What is in this article?:
- Farms needing crucial migrant labor face daunting regulations
- Very important program
- Provide extended visas
For years, producers and state agriculture officials have warned that federal laws governing farm workers — often in a three-way tug-of-war between farms’ need for migrant workers in the field, security concerns in the wake of 9/11, and U.S. communities and states claiming heavy social/financial burdens imposed on them by illegal aliens numbering over 11 million — are heavy-handed and laden with unexpected consequences.
Provide extended visas
If nothing else, at least provide extended visas, says Strain. “Most of the migrant workers, 90 percent, come back year-after-year-after-year. So, instead of a yearly approval we propose a five-year approval. Make it like a ‘worker passport’ or whatever.
“That would save the average farmer — if he employs 15 or 20 migrant workers — $50,000 to $75,000 over a five year period. That’s just the savings from expedited worker fees. A five-year approval process would cut down tremendously on red tape.
“Plus, the farmer would have a bit more time to get the approvals in order. It is very difficult to get the normal, legal, guest workers to their jobs. These workers are critical for a number of our industries: seafood, sugar, nurseries, forestry, vegetables, cotton gins, everywhere.”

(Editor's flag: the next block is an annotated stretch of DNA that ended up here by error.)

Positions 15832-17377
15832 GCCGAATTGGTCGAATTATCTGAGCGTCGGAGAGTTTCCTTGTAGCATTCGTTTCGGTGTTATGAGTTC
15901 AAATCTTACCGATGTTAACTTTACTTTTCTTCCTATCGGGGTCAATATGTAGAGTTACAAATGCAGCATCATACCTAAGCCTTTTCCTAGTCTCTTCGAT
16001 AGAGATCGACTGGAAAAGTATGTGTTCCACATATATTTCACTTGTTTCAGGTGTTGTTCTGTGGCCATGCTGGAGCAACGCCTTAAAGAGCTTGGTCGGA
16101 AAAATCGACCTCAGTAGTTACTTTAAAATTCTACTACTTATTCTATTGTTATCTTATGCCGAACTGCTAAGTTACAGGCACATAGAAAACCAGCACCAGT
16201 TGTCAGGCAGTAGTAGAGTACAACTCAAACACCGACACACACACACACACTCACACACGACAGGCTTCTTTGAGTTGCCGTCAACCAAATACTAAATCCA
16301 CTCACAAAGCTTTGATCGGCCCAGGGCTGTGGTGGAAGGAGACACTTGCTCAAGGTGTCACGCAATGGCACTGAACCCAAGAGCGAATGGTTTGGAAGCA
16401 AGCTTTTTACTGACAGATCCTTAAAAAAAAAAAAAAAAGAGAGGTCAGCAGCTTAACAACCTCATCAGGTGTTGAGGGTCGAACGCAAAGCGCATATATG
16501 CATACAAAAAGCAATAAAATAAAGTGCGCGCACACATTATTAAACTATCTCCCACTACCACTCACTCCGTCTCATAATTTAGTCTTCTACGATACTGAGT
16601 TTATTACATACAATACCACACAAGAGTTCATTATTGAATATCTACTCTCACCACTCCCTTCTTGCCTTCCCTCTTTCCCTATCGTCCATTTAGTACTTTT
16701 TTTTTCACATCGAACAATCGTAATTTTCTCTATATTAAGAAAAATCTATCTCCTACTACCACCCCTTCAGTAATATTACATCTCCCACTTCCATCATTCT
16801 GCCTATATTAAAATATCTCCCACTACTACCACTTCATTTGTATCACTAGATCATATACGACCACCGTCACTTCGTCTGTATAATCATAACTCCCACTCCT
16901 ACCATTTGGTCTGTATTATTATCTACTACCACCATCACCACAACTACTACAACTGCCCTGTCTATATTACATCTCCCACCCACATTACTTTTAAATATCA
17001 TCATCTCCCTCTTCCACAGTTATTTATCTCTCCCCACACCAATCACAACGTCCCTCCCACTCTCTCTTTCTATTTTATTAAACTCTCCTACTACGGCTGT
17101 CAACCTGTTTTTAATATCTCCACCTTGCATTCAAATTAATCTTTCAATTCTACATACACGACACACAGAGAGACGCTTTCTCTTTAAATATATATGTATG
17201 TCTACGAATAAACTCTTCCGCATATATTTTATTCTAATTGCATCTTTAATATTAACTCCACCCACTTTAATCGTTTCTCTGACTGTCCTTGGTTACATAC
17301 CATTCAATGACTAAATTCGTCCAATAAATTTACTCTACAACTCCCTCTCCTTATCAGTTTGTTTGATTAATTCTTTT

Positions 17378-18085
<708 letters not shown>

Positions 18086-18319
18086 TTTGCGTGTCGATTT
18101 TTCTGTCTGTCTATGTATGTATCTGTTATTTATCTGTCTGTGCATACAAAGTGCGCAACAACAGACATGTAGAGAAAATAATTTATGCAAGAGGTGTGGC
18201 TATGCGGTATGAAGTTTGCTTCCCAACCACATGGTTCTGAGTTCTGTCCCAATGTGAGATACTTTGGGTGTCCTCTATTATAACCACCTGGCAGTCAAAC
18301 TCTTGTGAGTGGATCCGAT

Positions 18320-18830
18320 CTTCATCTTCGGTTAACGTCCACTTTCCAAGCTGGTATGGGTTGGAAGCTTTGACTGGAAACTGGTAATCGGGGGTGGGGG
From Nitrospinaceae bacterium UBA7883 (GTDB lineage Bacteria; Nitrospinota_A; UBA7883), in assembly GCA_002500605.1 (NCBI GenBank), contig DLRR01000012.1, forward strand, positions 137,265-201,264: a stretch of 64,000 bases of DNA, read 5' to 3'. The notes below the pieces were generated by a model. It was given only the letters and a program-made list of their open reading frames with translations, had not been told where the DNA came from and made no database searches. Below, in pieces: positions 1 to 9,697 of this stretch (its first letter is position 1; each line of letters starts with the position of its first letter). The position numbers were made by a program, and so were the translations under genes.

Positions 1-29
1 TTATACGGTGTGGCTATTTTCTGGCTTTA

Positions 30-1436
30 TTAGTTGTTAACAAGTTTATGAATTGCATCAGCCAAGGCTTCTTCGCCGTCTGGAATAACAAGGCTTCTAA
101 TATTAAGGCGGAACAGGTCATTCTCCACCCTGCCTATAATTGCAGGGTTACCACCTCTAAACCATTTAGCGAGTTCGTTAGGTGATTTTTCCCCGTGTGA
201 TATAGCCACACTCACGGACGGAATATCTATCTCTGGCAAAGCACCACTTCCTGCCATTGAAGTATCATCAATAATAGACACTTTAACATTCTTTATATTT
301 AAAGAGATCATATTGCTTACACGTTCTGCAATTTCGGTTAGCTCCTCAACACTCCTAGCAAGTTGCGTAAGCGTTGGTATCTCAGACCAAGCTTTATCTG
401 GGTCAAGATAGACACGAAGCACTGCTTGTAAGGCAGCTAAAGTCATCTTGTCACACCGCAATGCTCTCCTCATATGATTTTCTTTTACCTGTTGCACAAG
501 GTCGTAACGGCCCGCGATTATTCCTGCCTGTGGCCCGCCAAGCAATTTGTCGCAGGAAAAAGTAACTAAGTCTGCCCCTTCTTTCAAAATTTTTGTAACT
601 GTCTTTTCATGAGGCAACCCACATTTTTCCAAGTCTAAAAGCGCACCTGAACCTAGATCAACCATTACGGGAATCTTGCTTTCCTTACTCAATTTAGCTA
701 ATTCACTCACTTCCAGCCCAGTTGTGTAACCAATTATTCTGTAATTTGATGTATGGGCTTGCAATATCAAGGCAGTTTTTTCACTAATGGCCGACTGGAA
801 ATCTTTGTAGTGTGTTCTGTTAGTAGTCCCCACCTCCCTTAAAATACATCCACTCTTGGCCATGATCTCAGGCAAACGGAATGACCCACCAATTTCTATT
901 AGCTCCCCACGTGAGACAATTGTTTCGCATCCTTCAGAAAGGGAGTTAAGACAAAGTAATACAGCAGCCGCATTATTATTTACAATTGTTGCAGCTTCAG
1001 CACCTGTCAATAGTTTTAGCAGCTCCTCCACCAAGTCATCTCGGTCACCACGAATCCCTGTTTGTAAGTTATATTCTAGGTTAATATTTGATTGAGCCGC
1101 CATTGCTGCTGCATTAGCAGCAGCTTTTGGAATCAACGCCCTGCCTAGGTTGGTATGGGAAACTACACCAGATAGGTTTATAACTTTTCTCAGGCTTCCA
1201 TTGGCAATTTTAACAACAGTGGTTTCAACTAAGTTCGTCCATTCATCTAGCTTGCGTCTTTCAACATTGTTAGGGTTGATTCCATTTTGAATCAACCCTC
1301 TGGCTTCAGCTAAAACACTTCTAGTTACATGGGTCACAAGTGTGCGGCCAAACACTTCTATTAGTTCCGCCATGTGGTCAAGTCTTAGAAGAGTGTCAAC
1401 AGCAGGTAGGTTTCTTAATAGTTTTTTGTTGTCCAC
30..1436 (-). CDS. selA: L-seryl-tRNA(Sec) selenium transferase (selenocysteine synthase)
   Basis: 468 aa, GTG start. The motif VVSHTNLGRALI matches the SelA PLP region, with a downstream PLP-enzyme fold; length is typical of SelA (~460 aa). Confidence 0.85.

“It’s almost as if the guest worker program is very unfriendly. Each agency says ‘well, it isn’t us making problems it’s another agency.’ Well, someone is responsible and let’s work it out.”
The regulatory tangle for migrant workers also affects the agriculture sector in ways many would never consider. Tracy Zeorian, president of the U.S. Custom Harvesters Association, has seen that up close. Zeorian, who operates a custom harvesting business with her husband, says procuring a hazmat endorsement which allows a driver to haul materials deemed “hazardous,” including diesel — for migrant workers is impossible.
“H-2A employees aren’t eligible to even receive the hazmat endorsement,” says Zeorian, an advocate for changing fuel-hauling regulations. “So, if you have a crew of eight or 10 foreign employees, the American business owner would be the only one who could have the hazmat endorsement. He’d be the one who’d have to haul the fuel to the field every morning and would be the one hauling the tank down the road when driving from job to job.”
What about farm workers coming to the United States through aJ-1 or student, visa?
“Generally, that works well only for relatively small growers — like some organic growers,” said Gasperini. “If you need someone to pick crops for 10 hours, that’s not likely to appeal to someone on an educational visa. They’ll sign up for a small organic farm with lots of mixed crops with (the aim of taking the gained knowledge) back home. That’s worked out well for some of those U.S. producers — but not for bigger operations.
“But producers are being forced to consider all kinds of farm labor alternatives, including convicts. And using convicts can be problematic because some large grocery chains have prohibitions against using prison labor.”
Strain says the pressures facing businesses that rely on migrant labor mustn’t be ignored. “You know, everyone talks about ‘legal’ and ‘illegal’ workers. Well, if you make it so hard to get legal migrant worker, guess what the consequences are? Everyone wants to hire legal workers but what’s the choice (if they’re shut out)?”